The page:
Hello! I just want to report on a fantastic visit to Egypt by my wife and I in April-May 2011.
First, we decided to visit Egypt, and started planning, with a very short time to go. We decided in January (2012) to see if we could visit Egypt this year. Due to scheduling, my wife could not go in the fall. Everything we read said after about April, it could get too hot. It was now or next year. We settled on late April as the best compromise. Thanks to Aeroplan (Air Canada) points and scheduling, we could book April 13th to May 2 as the time to visit.
Next was - how would we do this visit? We have always been "do it yourself" type travellers. Our only actual fully guided tour was 2 years ago in Tibet, where an accompanying guide was a legal requirement. However, others who had visited Egypt strongly suggested NOT trying to wing it on our own. This turned out to be very (very!) good advice, as I will explain later.
The next step, we looked at options and browsed various travel forums and talked to a few travel agents. A group bus tour is not our style. We have memories of following a lady with a new hip and new knee up and down the stairs of York Minster tower... 2 weeks of that sort of travel with 30 or more such people would drive us crazy. Plus, we like to take our time in some places and bus tours were usually rush, rush, rush. Finally, most package tours did not list a lot of the sites we wanted to see.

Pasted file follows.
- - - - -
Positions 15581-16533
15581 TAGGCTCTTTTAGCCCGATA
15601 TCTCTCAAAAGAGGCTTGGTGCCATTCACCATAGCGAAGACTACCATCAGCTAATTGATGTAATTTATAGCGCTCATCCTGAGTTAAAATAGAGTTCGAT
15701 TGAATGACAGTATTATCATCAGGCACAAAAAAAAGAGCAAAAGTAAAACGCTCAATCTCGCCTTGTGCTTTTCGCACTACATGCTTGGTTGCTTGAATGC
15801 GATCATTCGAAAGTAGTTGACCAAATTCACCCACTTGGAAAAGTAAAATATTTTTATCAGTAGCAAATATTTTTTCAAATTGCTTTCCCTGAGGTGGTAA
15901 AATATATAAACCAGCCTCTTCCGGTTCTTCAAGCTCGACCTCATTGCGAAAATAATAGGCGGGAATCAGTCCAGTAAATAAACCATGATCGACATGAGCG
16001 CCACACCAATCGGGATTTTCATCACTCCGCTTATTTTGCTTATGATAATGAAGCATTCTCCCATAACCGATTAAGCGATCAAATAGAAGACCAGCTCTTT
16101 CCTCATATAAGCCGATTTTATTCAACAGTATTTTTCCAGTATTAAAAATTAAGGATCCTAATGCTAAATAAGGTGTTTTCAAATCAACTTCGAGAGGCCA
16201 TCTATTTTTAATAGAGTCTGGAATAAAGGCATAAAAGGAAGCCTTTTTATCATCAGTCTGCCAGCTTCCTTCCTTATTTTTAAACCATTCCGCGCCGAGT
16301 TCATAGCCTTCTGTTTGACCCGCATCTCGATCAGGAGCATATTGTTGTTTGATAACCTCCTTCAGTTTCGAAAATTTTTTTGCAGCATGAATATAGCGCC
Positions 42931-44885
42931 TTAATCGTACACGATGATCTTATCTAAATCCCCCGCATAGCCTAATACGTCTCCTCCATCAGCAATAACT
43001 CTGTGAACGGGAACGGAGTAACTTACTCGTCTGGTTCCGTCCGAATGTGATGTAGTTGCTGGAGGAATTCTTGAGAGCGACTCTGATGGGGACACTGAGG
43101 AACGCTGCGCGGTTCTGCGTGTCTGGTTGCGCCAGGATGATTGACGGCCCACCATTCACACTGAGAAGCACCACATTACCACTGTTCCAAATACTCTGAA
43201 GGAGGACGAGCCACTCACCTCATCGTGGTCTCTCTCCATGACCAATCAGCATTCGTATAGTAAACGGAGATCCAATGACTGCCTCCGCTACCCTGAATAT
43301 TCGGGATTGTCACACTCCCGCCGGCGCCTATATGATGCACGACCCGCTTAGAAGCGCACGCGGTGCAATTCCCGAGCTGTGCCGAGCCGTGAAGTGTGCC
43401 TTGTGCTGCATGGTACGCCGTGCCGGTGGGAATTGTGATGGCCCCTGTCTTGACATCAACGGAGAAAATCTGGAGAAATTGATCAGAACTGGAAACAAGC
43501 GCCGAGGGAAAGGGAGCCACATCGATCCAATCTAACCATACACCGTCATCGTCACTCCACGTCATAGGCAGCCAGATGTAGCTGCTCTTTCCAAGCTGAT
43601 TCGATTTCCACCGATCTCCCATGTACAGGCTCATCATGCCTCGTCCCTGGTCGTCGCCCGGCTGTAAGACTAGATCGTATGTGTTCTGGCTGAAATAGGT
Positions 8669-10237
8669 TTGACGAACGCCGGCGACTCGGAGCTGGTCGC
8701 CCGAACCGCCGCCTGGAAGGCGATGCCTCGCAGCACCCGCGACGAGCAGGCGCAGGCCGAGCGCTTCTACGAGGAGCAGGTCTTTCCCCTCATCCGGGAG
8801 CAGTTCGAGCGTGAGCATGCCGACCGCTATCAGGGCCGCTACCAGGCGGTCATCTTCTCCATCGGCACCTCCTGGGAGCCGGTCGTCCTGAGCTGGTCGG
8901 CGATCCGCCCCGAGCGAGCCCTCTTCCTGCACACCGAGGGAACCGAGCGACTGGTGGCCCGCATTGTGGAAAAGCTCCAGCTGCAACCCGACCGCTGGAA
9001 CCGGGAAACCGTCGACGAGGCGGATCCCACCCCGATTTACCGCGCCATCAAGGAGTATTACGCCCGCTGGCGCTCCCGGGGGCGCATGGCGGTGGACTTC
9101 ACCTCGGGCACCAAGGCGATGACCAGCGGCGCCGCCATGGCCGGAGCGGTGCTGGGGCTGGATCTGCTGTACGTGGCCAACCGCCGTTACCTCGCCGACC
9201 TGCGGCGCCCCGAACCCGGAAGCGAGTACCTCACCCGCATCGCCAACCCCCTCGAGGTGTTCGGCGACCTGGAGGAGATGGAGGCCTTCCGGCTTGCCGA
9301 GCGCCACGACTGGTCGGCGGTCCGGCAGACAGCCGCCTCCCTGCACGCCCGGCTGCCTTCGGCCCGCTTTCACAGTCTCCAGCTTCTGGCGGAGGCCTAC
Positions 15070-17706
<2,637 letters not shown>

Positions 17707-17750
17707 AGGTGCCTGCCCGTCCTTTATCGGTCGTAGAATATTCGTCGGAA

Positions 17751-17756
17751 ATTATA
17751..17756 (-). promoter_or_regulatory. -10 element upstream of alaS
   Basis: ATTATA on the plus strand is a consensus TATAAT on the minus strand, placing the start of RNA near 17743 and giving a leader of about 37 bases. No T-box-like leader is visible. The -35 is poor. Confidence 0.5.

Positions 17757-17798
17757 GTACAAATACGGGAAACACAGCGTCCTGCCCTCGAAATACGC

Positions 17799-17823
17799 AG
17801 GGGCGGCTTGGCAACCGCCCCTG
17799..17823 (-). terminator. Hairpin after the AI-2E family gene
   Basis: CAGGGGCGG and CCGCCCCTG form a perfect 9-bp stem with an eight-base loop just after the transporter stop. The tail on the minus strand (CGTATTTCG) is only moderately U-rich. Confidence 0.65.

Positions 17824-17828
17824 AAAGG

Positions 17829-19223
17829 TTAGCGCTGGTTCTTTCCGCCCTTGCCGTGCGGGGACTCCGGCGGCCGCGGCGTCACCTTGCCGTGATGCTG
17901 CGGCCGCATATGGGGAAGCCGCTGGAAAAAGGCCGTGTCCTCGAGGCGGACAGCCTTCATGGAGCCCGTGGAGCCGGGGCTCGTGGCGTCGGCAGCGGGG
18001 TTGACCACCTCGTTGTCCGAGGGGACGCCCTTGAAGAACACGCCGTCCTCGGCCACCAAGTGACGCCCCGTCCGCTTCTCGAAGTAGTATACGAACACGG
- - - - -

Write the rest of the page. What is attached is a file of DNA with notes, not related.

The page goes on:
In internet searches we found names to follow up with. We sent out emails to a select variety of possible trip organizers. Ahmed Hamed Yousif (email@example.com) was one, of them, and for example, a company in Egypt was another, and a company (recommended by a co-worker) with offices in New York and Egypt. I specified what I wanted to do and where I wanted to go, laid out a rough itinerary, sites, etc...